The U.S. Court of Appeals for the Seventh Circuit upheld the 200-month sentence of con-man Sultan Issa resulting from a decade-long, $77 million fraud scheme against Gair Eberhard client Roger Weston.
Weston, a retired banker, hired Issa as the CFO of his personal office in 2007, and over the next ten years Issa stole tens of millions of dollars from Weston and mortgaged Weston properties for his own benefit. When the scheme was discovered, Weston hired Gair Eberhard to represent him in presenting the case to the U.S. Attorney. Two years of advocacy by the firm resulted in the indictment of Issa.
After Issa pled guilty to the fraud, Gair advanced a novel interpretation of the Victim Witness Protection Act and submitted a comprehensive sentencing memorandum detailing both the crimes and how Issa had spent the money on buying airplanes, yachts and twenty-six luxury real estate properties. Gair also presented evidence of additional fraudulent and obstructive conduct, and argued extensively on both guidelines issues and in aggravation at the sentencing hearing. Judge Andrea Wood sentenced Issa to 200-months’ imprisonment, believed to be the longest white-collar fraud sentence in the Northern District of Illinois.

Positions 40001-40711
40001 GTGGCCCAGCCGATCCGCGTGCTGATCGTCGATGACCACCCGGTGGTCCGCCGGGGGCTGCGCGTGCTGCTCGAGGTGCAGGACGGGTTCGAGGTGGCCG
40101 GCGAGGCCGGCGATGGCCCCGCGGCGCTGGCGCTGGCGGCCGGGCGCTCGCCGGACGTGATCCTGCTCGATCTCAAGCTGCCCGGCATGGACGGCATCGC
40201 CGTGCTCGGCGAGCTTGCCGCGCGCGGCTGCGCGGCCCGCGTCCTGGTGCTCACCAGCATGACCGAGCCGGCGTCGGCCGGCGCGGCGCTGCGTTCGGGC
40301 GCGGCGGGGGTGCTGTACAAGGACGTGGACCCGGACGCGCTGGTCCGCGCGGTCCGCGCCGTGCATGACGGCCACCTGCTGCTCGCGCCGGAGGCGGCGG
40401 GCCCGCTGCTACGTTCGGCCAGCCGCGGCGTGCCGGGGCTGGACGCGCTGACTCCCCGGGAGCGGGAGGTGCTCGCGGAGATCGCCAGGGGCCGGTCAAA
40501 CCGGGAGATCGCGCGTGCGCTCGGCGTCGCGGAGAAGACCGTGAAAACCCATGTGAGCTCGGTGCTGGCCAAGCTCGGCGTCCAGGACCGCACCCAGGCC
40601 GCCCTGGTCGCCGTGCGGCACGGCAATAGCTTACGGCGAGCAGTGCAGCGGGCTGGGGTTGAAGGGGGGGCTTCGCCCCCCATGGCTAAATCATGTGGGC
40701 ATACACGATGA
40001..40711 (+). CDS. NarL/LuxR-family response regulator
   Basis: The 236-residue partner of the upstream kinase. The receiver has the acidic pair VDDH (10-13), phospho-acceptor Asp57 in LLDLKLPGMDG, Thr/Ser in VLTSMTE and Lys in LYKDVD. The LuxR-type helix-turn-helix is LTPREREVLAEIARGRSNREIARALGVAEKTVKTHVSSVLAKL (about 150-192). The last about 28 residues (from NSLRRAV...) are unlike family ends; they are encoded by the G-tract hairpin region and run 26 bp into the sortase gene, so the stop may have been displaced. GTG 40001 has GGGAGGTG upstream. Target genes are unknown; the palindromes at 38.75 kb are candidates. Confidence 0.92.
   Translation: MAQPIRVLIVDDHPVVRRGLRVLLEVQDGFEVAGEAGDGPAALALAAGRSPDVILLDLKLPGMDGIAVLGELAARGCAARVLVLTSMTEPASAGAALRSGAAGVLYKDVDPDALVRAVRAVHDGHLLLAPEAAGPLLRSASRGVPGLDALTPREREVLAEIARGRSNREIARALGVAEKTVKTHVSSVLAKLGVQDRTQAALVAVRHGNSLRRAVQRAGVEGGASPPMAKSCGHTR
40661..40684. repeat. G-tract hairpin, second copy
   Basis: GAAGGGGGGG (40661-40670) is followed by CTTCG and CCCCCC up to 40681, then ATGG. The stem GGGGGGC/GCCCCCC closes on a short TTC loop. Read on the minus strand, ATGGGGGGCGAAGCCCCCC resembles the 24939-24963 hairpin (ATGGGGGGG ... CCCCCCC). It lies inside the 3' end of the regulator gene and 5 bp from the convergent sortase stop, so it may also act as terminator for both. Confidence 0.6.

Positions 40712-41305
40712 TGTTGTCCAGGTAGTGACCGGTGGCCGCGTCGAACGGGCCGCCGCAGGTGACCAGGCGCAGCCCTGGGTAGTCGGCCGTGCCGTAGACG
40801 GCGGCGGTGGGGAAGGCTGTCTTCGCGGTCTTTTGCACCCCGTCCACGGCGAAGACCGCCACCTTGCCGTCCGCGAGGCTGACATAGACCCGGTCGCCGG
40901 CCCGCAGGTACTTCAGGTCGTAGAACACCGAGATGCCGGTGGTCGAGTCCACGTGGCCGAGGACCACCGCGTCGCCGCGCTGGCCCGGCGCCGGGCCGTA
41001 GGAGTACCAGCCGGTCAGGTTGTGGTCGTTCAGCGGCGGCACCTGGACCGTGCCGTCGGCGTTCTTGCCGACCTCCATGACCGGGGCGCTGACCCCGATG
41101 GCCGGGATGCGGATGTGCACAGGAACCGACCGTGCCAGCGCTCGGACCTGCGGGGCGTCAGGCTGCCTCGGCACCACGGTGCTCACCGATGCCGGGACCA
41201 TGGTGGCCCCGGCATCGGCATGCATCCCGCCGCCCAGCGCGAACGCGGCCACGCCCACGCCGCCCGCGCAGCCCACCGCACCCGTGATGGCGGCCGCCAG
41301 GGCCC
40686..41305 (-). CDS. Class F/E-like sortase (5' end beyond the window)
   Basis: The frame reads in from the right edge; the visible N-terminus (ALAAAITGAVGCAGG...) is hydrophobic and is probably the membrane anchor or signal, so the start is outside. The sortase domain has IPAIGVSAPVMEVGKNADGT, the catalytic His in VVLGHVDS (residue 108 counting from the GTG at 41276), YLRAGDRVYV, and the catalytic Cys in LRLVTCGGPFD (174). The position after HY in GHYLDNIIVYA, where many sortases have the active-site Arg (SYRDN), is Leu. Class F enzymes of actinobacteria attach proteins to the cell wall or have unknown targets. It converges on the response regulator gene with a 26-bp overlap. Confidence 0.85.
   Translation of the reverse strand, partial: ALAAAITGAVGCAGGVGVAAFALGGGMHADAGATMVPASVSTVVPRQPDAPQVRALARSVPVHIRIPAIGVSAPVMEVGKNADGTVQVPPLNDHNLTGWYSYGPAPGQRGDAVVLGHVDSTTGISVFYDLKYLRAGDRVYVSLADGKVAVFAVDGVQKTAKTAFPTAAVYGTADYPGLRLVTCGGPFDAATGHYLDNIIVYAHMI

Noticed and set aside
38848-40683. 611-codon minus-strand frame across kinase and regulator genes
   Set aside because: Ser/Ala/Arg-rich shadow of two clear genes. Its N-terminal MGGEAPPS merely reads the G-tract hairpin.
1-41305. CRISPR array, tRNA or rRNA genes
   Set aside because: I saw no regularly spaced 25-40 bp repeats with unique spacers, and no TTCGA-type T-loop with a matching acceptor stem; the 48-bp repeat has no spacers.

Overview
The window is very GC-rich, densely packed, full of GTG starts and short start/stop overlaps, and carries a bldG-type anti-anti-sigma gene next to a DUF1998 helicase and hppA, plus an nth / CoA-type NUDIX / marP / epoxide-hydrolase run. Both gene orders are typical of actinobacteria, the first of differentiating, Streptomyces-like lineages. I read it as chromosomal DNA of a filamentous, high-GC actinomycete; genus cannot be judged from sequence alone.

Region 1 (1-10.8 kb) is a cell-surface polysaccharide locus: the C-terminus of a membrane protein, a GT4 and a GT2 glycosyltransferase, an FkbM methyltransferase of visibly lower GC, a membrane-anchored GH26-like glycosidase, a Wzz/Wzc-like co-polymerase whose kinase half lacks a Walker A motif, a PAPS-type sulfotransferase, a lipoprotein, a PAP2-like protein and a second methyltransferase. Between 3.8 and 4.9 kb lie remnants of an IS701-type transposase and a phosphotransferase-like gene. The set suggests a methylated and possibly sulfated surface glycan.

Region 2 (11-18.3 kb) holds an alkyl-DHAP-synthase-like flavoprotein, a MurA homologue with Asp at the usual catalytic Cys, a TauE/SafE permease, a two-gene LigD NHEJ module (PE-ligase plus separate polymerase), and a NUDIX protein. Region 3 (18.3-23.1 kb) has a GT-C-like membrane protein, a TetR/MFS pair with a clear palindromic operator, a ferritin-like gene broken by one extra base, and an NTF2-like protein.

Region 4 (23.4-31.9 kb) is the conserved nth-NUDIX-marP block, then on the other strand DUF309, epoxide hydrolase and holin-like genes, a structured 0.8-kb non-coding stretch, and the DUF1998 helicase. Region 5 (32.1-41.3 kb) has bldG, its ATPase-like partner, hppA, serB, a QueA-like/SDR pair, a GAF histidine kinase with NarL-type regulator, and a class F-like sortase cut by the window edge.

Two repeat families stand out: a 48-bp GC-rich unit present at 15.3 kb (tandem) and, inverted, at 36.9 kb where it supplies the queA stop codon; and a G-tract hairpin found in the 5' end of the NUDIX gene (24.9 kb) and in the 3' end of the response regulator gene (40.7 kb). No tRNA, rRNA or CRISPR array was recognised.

Issa’s principal issue on appeal was the claim that Gair had improperly acted as a “shadow prosecutor” and should not have been allowed to present evidence and arguments at sentencing. The Seventh Circuit rejected the argument and upheld the sentence.